The renovated seawater baths in Clontarf in Dublin are due to reopen next week after lying derelict for more than two decades.
However, the new owners say the pool will initially only be available to swimming and sports clubs.
They said they will need Dublin City Council to help them with the €400,000 cost of running the baths before they can open it to the general public.
However, the council says it is not in a position to subsidise the running of the baths.
Built in the 1800s, the facility was closed to the public in the mid 1990s.
The current owners, the Cullen family, who own Seafield Hotel in Wexford and the Turks Head pub in Temple Bar, purchased the site 25 years ago.
They secured planning permission to develop the baths in 2012. Over the past 18 months, they have spent almost €2.5m refurbishing the site, which now includes a bar and restaurant.
While the dining area will open its doors next week, the owners say the pool will not open until late April and when it does it will be restricted to adult swimming and sports clubs.
David Cullen, of The Baths at Clontarf, said bringing a pool of this magnitude to the wider community is "not really feasible" for a private enterprise and that issues, such as insurance and health and safety, make it difficult.
He said the pool will cost €400,000 a year to operate and they have asked Dublin City Council to help them with that cost so that they can grant access to the wider public, which he said was their "ultimate goal".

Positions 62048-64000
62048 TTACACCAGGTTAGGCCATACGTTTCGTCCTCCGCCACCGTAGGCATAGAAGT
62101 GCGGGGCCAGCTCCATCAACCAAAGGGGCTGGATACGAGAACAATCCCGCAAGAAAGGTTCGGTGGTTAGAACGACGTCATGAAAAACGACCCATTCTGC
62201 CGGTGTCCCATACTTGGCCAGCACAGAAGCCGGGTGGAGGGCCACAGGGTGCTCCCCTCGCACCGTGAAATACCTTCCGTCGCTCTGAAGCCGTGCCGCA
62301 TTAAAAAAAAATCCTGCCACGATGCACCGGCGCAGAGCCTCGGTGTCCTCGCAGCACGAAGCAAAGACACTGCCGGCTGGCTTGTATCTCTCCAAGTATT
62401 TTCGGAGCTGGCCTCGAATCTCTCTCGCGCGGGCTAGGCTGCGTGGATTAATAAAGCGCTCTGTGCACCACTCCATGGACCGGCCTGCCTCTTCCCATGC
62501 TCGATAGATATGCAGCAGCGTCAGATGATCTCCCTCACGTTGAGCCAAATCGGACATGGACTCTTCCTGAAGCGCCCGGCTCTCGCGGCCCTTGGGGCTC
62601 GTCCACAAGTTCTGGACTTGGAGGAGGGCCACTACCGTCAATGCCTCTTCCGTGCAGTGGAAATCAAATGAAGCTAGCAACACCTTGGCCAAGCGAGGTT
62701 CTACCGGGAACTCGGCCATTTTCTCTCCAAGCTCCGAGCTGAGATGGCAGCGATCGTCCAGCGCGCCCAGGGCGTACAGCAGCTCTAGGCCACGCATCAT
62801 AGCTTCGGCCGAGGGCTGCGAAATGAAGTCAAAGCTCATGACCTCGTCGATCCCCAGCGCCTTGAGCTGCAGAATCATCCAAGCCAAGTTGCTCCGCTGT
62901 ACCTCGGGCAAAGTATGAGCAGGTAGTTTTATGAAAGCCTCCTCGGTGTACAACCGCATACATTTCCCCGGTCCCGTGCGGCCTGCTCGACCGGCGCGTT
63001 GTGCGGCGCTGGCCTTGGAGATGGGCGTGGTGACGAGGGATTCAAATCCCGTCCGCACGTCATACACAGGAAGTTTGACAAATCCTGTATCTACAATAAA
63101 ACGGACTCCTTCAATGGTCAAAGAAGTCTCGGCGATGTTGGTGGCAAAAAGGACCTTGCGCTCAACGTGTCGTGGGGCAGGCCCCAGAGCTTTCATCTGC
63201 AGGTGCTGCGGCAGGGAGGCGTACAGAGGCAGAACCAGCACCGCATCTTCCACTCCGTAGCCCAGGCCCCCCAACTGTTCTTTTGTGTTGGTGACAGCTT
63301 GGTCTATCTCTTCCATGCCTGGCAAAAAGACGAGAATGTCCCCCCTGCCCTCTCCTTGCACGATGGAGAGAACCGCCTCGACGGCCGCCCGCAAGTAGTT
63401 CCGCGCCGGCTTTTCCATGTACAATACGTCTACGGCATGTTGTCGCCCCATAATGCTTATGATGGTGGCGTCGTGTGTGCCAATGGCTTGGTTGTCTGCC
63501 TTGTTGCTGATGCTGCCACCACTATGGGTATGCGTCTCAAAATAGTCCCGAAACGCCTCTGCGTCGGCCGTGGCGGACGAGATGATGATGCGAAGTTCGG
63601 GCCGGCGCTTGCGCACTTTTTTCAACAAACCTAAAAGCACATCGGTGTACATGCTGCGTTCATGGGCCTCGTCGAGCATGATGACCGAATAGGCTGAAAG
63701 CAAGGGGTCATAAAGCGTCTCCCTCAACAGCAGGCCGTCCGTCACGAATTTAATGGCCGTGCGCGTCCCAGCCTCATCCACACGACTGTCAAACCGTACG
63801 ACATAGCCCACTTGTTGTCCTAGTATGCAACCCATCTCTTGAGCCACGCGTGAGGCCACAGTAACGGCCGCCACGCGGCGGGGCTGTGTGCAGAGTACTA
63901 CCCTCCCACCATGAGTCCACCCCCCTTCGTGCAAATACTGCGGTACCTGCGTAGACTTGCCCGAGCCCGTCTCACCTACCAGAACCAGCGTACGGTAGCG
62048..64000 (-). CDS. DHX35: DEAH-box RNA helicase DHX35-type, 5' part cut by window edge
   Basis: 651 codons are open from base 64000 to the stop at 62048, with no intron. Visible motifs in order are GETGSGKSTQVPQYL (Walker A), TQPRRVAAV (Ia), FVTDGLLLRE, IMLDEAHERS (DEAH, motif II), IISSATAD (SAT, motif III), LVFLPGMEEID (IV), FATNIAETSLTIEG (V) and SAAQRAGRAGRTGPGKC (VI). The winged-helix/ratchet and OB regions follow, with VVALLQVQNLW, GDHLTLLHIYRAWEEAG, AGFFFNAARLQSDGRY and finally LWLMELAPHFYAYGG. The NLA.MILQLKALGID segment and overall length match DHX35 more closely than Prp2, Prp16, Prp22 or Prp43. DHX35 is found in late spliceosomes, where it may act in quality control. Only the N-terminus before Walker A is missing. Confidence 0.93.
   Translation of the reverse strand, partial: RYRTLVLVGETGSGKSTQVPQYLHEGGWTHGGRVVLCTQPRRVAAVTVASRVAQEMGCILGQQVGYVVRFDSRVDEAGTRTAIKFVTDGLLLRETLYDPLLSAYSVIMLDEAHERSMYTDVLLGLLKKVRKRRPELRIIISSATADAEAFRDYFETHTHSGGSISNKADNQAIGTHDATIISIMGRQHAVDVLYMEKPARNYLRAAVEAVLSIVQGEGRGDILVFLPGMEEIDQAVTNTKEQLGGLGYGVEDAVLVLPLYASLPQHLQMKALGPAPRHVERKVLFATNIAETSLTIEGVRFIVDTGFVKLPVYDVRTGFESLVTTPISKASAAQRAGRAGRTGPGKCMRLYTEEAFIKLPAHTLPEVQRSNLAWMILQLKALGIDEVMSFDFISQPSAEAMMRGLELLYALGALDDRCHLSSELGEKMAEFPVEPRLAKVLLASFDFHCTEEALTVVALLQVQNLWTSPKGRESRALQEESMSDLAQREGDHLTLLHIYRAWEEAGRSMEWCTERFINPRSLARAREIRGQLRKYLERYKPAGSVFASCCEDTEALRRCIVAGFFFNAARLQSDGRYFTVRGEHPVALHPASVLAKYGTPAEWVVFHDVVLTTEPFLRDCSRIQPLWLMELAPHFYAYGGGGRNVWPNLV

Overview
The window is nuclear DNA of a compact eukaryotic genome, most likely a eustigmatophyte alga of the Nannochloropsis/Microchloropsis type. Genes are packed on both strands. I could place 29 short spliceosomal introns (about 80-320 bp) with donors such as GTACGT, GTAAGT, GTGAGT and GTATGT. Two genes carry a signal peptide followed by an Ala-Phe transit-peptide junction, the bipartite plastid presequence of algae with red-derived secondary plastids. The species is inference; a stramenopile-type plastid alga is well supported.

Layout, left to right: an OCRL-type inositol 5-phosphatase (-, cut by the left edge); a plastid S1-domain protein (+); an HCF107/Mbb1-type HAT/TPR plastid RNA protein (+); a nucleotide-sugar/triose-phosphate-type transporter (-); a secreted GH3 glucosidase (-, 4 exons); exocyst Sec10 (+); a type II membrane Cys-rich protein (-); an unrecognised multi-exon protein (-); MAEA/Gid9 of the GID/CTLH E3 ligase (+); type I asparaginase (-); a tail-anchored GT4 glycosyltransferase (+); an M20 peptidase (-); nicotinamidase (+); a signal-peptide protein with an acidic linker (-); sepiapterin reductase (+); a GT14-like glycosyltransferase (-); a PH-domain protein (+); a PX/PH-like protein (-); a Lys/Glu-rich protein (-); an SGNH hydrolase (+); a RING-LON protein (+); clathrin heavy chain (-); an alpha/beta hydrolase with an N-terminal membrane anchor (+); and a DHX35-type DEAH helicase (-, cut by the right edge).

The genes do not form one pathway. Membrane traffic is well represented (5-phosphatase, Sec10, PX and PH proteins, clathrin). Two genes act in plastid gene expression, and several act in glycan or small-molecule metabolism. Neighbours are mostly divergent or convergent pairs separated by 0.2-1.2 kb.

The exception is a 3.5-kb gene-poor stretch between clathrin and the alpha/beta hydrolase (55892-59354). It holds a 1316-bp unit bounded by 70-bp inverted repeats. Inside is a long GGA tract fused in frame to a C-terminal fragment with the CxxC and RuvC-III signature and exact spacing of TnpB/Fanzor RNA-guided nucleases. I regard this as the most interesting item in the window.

But in a statement to RTÉ News, Dublin City Council said the Clontarf Baths is a private enterprise and that it is not in a position to subsidise the cost of running the pool.
Mr Cullen said there is a chance the facility will not be opened to the general public if they do not receive financial support for the project, adding that it would be a shame if that happened.
Locals say they are delighted the derelict site has been brought back to life and an eyesore removed from the seafront.
But Deirdre Nichol of the Clontarf Residents’ Association said it is important that the facility is available to the wider public, as the requirements to be a club member and have insurance was not feasible for everyone.